US: UBS tax deal to reveal secret data
The US-Swiss agreement signed on Wednesday will reveal an “unprecedented” amount of information to prevent tax fraud.Washington -- The US government on Wednesday said an agreement with the Swiss government will make available an "unprecedented" amount of information on potential American tax evaders with accounts at UBS.
The US-Swiss agreement signed in Washington on Wednesday allows the governments to exchange information to prevent "tax fraud or the like."
The agreement "will result in the IRS receiving an unprecedented amount of information on United States holders of accounts at the Swiss bank UBS," the Internal Revenue Service and the Justice Department said in a joint statement.
"As a result of this agreement, the IRS will receive substantially all of the accounts that it was interested in when it initiated the John Doe summons against UBS," they said.
According to the agreement, information on about 4,450 UBS accounts held by US citizens will initially be provided to the US authorities.
"The agreement retains the US government's right, if the results are significantly lower than expected and other measures fail, to seek appropriate judicial remedies, including resuming actions to enforce" the civil complaint, the IRS and Justice Department said.
In mid-August the US government and UBS finalised an out-of-court settlement to end the tax secrecy case aimed at forcing the bank to supply names of as many as 52,000 American account holders.
Under Swiss banking secrecy law, banks in Switzerland are prohibited from revealing any information to authorities or any third parties about their clients, except in cases involving recognised criminal investigations.
The US civil case stems from a settlement of a criminal complaint earlier in 2009 in which UBS admitted to tax fraud by inviting rich US clients to open accounts in Switzerland to avoid declaring their income to the US. The bank paid USD 780 million (CHF 832 million) to settle the criminal case.
The United States has pressured Switzerland and UBS since the tax fraud case first emerged in a Florida court last year. In July 2008 UBS announced it was halting offshore banking services for US citizens as a result of the probe.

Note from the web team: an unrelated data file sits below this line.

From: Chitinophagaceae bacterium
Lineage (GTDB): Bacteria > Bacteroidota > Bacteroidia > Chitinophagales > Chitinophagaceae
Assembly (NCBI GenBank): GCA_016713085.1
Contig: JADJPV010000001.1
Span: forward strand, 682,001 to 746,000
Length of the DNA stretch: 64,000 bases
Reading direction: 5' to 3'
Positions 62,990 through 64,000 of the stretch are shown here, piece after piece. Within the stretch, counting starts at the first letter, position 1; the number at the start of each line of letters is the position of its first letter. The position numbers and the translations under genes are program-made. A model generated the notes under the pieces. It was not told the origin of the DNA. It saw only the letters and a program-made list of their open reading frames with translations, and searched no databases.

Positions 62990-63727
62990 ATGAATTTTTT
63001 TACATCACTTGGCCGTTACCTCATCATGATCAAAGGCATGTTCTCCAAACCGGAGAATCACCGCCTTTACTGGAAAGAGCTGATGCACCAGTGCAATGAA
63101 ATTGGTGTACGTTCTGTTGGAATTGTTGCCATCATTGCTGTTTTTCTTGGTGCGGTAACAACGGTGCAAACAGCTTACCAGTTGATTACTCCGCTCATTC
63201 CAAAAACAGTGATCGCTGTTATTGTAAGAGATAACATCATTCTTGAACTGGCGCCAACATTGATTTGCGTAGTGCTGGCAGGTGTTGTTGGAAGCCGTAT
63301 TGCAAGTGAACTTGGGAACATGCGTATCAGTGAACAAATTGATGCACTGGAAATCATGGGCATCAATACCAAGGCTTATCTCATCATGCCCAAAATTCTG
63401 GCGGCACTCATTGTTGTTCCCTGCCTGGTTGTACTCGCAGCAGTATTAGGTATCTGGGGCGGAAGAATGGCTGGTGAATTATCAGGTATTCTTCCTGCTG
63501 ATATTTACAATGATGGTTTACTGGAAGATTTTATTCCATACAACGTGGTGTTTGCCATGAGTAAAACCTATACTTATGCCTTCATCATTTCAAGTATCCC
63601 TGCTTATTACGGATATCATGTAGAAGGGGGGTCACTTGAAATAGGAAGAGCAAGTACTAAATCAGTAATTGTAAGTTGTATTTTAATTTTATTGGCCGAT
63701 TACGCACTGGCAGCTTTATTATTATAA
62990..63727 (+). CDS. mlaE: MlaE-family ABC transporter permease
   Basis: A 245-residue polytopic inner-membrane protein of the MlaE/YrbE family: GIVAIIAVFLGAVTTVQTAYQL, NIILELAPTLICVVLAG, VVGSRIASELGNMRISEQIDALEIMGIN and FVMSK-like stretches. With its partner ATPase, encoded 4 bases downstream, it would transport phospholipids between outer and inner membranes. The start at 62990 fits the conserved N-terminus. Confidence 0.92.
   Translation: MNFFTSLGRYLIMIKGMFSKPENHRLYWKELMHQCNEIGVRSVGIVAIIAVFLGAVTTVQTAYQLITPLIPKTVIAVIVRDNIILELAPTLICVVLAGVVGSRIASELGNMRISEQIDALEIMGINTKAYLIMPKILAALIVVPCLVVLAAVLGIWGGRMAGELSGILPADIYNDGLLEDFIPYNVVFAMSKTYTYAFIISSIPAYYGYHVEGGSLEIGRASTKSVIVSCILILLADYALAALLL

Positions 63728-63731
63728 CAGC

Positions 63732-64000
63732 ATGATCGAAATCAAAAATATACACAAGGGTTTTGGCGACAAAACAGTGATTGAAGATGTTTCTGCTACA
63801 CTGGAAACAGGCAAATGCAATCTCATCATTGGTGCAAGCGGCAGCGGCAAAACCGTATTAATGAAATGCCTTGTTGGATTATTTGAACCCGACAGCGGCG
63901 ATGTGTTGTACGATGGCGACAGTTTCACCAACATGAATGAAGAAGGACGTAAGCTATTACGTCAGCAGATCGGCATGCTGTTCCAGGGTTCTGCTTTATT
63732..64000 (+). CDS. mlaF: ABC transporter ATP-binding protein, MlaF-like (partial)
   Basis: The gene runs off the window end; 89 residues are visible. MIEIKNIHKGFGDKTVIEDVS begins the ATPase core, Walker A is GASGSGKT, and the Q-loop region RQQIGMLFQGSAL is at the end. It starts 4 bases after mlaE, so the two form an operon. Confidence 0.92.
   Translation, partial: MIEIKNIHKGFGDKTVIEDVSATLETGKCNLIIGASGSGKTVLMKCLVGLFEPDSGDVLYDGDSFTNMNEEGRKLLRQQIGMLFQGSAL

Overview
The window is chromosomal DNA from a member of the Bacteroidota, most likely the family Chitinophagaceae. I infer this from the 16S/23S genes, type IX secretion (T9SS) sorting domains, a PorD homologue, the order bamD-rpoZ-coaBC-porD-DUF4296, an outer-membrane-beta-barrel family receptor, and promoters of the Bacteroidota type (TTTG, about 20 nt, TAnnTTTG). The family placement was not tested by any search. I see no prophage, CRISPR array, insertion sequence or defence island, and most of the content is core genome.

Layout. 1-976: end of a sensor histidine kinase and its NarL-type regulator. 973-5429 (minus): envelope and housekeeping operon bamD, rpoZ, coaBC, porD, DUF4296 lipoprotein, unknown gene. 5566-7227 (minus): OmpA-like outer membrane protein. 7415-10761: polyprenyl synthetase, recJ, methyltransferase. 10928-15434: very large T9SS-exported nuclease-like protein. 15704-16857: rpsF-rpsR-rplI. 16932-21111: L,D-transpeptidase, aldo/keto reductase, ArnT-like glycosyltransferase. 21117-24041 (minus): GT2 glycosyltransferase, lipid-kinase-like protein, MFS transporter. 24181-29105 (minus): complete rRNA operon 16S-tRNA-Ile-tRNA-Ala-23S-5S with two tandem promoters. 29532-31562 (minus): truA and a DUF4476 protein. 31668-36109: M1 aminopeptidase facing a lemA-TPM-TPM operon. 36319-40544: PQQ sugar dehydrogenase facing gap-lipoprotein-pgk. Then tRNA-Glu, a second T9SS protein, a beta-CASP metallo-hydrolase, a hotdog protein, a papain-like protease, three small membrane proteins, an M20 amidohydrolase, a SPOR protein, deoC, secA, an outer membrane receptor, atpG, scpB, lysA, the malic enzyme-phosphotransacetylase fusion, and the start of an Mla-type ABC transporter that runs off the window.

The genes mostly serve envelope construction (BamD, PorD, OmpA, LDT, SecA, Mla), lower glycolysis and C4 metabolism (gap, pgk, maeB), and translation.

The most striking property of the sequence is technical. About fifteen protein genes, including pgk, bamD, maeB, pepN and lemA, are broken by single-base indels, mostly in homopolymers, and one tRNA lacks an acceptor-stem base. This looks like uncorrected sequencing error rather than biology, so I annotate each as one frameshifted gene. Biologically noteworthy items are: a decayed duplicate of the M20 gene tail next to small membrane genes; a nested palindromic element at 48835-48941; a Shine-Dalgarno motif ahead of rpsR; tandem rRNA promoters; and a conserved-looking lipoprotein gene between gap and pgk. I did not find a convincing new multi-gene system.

Under a separate agreement signed Wednesday between UBS and the US government to settle the civil case, UBS is not required to make any financial payment.
The IRS and Justice Department said that the agreement process will begin with an IRS request to the Swiss government describing the accounts for which it is seeking information.
The Swiss government will then direct UBS to begin releasing information on the accounts to the IRS.
"The IRS will receive information on accounts of various amounts and types, including bank-only accounts, custody accounts in which securities or other investment assets were held and offshore company nominee accounts through which an individual indirectly held beneficial ownership in the accounts," the statement said.
The UBS agreement has implications for other banks, the statement said.
"The Swiss government has agreed to review and process additional requests for information for other banks regarding their account holders to the extent that such a request is based on a pattern of facts and circumstances equivalent to those of the UBS case."
The IRS will examine the information provided for potential civil and criminal tax violations, the statement said.
"Individuals whose information is obtained by the IRS through this process will, by longstanding policy, not be eligible for the voluntary disclosure program."
AFP / Veronica Smith / Expatica